School principals have complex jobs. To better understand the work lives of principals, this study uses observational time use data for all high school principals in one district. This article examines the relationship between the time principals spent on different types of activities and school outcomes, including student achievement, teacher and parent assessments of the school, and teacher satisfaction. We find that time spent on organization management activities is associated with positive school outcomes, whereas day-to-day instruction activities are marginally or not at all related to improvements in student performance and often have a negative relationship with teacher and parent assessments.
Principals can play critical roles in the development of high-quality schools (see Darling-Hammond et al. 2007; EdSource 2008; Knapp et al. 2003; Wallace Foundation 2007). While only a small body of research links principals directly to student achievement (Branch et al. 2008; Hallinger and Heck 1996), a much larger research base documents principals’ effects on school operations, through motivating teachers and students, identifying and articulating vision and goals, developing high performance expectations, fostering communication, allocating resources, and developing organizational structures to support instruction and learning (Knapp et al. 2006; Lee et al. 1993; Leithwood et al. 2004). Principals also affect the instructional quality of schools through the recruitment, development, and retention of teachers (Harris et al. 2010).
While the importance of the principal for school operations is widely acknowledged, surprisingly little is known about what principals do on a day-to-day basis and how this varies across schools. Previous research on principal’s time use can be grouped into two broad categories: ethnographic studies and self-report studies—each with their own benefits and limitations. Ethnographic studies allow for depth and detail but generally include observations of only a few principals and are consequently unable to generalize to a larger population of schools or to empirically link principal’s time use to school outcomes (Martin and Willower 1981; Morris et al. 1984; Wolcott 1973). Self-report research, usually conducted with surveys, allows for large samples but often sacrifices depth and perhaps accuracy. These studies are likely to be susceptible to self-reporting and memory biases (Andrews et al. 1986; Andrews and Soder 1987; Brewer 1993; Eberts and Stone 1988; Erickson and Reller 1978; Martinko and Gardner 1990).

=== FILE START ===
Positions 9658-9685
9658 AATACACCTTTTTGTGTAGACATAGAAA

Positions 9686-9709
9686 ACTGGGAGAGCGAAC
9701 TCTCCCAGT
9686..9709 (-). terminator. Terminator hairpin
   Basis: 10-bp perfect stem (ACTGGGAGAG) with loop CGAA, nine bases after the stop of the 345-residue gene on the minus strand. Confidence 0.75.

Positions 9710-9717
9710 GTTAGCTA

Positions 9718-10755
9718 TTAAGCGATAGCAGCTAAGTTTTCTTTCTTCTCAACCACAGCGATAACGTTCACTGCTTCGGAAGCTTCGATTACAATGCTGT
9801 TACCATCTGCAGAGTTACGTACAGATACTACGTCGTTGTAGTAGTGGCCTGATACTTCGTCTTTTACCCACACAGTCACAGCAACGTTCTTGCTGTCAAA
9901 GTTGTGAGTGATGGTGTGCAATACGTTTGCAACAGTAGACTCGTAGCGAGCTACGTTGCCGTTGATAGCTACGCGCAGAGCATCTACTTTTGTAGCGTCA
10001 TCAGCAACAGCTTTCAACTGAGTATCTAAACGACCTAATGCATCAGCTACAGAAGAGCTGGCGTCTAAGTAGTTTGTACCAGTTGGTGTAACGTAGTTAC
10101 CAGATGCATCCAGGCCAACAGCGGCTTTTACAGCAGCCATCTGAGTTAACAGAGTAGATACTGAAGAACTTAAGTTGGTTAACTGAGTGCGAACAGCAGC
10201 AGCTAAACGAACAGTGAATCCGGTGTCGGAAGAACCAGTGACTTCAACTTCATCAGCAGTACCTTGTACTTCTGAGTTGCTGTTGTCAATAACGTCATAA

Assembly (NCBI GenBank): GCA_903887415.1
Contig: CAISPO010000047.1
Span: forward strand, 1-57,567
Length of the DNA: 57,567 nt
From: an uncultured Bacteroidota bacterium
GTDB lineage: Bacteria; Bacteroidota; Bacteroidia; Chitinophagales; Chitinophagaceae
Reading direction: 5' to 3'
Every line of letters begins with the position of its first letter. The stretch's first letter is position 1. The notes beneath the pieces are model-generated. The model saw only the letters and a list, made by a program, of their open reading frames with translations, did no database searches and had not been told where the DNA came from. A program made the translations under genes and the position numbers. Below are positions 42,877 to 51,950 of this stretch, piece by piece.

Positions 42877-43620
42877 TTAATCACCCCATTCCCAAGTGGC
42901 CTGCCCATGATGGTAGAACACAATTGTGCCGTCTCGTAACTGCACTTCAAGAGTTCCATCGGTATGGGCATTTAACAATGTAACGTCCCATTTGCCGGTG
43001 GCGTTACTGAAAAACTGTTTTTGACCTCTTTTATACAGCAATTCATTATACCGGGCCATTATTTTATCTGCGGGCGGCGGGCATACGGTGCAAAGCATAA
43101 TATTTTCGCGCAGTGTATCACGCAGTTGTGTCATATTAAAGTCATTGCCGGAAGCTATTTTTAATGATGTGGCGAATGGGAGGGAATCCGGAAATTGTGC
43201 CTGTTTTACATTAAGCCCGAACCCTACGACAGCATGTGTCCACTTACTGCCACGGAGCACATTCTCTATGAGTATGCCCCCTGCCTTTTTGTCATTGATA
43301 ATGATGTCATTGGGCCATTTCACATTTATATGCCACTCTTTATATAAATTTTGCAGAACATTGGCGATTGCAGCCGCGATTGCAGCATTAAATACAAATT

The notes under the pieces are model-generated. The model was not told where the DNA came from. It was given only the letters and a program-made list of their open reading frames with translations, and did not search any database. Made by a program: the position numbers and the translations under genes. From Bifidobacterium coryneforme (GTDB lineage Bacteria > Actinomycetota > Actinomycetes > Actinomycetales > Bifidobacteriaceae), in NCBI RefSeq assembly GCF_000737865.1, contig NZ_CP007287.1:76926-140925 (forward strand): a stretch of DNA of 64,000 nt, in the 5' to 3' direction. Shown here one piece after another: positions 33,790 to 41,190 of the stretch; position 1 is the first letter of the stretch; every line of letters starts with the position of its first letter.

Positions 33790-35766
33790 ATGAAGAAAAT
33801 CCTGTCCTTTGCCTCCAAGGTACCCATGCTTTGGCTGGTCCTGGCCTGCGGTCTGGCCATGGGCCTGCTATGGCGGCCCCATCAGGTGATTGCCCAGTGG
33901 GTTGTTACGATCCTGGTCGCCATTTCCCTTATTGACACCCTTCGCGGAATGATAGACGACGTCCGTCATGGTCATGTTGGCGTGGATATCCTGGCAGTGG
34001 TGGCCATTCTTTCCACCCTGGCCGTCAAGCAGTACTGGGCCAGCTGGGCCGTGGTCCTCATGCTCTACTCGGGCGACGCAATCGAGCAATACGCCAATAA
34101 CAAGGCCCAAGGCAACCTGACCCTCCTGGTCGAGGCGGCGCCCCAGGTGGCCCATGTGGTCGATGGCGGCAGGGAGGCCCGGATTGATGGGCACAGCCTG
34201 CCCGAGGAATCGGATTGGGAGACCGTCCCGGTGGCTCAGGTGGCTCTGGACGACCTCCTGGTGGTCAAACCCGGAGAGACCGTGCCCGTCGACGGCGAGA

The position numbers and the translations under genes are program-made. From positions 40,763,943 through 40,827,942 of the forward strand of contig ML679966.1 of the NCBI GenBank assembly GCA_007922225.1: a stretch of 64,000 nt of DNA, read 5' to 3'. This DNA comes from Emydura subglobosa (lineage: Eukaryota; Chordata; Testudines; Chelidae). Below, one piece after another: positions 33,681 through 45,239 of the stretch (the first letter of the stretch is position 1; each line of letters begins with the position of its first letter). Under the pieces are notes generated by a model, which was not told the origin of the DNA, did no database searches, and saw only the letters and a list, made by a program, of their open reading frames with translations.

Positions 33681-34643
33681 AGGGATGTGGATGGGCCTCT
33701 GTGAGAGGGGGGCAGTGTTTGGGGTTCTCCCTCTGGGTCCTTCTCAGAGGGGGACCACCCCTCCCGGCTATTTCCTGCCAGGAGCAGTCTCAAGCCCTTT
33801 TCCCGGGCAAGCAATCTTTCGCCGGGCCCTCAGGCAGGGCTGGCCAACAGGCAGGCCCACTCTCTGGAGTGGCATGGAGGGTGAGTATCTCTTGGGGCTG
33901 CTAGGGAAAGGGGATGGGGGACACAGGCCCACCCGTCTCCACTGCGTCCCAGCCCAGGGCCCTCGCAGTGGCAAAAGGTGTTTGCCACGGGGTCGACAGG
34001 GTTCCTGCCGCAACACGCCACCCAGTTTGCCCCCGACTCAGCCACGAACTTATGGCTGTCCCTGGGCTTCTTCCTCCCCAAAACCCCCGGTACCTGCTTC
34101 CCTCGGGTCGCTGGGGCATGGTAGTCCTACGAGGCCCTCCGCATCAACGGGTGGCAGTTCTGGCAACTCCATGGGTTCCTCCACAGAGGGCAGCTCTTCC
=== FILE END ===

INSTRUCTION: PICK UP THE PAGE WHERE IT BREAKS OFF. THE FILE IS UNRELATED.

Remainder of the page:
Recent advances in self-report data collection methods, such as end-of-the-day logs and experience sampling methods (ESM), have reduced some of these potential biases (Goldring et al. 2008; Scott et al. 1990). For example, Spillane et al. (2007) employed ESM by paging principals up to 15 times a day on portable handheld devices for six consecutive days. Each time they were paged, principals filled out a short survey asking questions about what they were doing, who they were with, and where they were. The real-time nature of this method eliminates the possibility that principals forget or misremember their daily activities. The method, however, still suffers from the potential biases inherent in self-reporting. An additional drawback to ESM is that the surveys take time to complete and are thus necessarily limited in their scope so as not to overly disrupt the principal’s work day.